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{COVID update} Service Member Civil Relieve Act: Renter

Posted by Susanna Haynie on September 25, 2020
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service member relief act helps active duty militaryActive duty service members have to follow moving orders given to them while serving their country, and it could potentially cause a financial crisis without any fault of their own. The Service Member Civil Relief Act (SCRA) was enacted in 2003 to protect our active duty service members.

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Who is covered under SCRA?

Active duty service members. This includes Coast Guard, Reserves and National Guard, though there are some differences in protections for non-active family members. Certain public health services are included as well.  The protection begins with the start of your active or eligible service and ends shortly after exiting the service.

What is protected?

SCRA protects the active duty service member in cases of lease agreements. It also provides protection for credit card and mortgage interest rates, foreclosures, insurance and tax issues. The SCRA protects you and your active duty family members from eviction from a lease if you cannot make rent. You also have the right to terminate your lease when you receive PCS orders or when you are deployed to a new location for 90 days or more. You or your dependents MUST occupy the house. You can reach out to your local JAG legal office if your issue is covered.

Related Reading: PCS Guide: Buying and Selling a Home Simultaneously 

COVID 19: Lease Protections Update

The Senate VA Committee acted quickly in May 2020 and expanded SCRA legal protections to military members impacted by the COVID 19 pandemic. It now included additional legal protections for lease terminations due to the Stop Movement Orders issued by the military early in 2020.

The Stop Movement orders will have to be due to a national emergency and have to be issued for longer than a 30 day period. The order must prevent the eligible service member or the dependents  “from occupying the lease for a residential, professional, business, agricultural or other purpose.”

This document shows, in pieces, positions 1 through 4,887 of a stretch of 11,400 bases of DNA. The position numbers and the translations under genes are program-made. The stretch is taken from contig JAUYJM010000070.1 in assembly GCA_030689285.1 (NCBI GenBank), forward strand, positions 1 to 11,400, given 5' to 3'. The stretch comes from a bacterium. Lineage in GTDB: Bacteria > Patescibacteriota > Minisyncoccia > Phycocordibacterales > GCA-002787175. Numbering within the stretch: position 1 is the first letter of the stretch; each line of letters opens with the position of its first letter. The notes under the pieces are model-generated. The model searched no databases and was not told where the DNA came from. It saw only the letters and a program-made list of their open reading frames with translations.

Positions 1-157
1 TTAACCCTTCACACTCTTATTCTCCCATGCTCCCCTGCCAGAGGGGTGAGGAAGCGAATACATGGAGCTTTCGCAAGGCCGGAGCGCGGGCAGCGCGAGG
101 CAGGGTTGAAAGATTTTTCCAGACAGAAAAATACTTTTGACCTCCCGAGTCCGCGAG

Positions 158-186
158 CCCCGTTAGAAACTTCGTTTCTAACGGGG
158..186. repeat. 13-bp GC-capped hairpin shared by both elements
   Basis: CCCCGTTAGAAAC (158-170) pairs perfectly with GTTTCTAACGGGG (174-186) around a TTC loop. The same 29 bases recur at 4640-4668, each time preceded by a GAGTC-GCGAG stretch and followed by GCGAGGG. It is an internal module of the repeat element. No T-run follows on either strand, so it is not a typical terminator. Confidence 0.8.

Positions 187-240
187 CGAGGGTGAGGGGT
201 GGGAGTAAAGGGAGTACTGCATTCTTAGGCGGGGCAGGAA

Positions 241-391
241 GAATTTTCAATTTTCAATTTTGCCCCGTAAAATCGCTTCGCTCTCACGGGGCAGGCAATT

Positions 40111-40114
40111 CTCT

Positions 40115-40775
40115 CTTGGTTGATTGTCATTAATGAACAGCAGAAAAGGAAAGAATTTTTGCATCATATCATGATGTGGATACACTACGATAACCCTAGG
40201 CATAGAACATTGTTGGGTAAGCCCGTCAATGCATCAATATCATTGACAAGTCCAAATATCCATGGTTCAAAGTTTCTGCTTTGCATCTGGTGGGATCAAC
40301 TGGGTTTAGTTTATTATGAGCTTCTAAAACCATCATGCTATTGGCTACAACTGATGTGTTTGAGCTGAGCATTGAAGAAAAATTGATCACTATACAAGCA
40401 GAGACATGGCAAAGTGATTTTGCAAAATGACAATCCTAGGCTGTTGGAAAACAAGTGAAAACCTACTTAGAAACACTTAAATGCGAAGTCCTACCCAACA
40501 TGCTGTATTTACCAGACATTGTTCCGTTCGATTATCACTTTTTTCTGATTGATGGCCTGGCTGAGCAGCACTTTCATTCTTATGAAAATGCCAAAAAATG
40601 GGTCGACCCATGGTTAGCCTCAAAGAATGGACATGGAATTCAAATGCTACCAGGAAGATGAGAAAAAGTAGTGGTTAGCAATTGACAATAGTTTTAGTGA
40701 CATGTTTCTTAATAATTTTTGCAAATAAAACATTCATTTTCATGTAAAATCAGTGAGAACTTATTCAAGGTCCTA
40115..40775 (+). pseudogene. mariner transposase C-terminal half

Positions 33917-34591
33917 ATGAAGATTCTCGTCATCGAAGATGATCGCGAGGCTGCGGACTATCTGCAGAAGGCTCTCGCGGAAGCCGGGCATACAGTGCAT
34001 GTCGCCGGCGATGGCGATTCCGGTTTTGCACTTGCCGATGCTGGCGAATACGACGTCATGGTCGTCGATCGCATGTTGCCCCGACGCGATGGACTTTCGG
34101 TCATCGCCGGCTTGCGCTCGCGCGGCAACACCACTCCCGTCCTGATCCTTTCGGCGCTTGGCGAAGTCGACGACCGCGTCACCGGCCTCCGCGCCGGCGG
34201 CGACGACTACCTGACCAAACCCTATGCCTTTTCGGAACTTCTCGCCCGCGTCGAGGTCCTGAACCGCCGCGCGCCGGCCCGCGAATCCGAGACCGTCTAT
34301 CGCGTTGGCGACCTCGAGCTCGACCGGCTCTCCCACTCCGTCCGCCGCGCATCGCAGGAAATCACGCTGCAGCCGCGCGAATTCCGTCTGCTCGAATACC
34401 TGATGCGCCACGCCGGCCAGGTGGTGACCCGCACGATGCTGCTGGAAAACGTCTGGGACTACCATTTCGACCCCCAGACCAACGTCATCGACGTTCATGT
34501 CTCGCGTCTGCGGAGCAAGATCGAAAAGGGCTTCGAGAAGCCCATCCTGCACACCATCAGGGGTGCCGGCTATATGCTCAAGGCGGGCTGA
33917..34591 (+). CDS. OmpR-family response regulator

It is important to mention that the expanded SCRA protections are retroactive to when these orders were first issued after March 1, 2020. These protections can potentially help you resolve legal disputes with your landlord. Contact your closest JAG office for assistance.

Focus: Lease protections

Relocation orders are given to the service member at times that do not necessarily coincide with the end of a lease, so part of the SCRA includes protections for penalty free termination of these leases. There are some rules to pay attention to:

Terminating Your Lease

You may terminate your residential lease if (all of the following):

  • You entered into the lease BEFORE your call to active duty
  • You signed the lease or it was signed on your behalf
  • You are currently serving or you were called to active duty for 180 days or more

If ANY of the following occur:

  • You have received PCS orders
  • You are deployed for 90 days or more

You must provide the landlord with a written notice AND a copy of your PCS orders.

Related Reading: Colorado Springs Relocation Guide

Eviction

SCRA ensures that:

  • Landlords have to obtain a court order in order to evict you or your dependent unless the rent is higher than $3,991.90.
  • Upon your request, an eviction order can be delayed for 90 days or the court may decide whether to postpone an eviction and for how long.
  • You cannot be evicted if you prove that the military duty significantly reduces your ability to make rent.
  • Your landlord may be subject to fines or even imprisonment if he tries to evict you regardless of your situation.

NOTE: To be clear this does not excuse or prevent nonpayment of rent in itself, but only when a financial hardship is caused due to military service.

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Are you active military? Consider yourself protected

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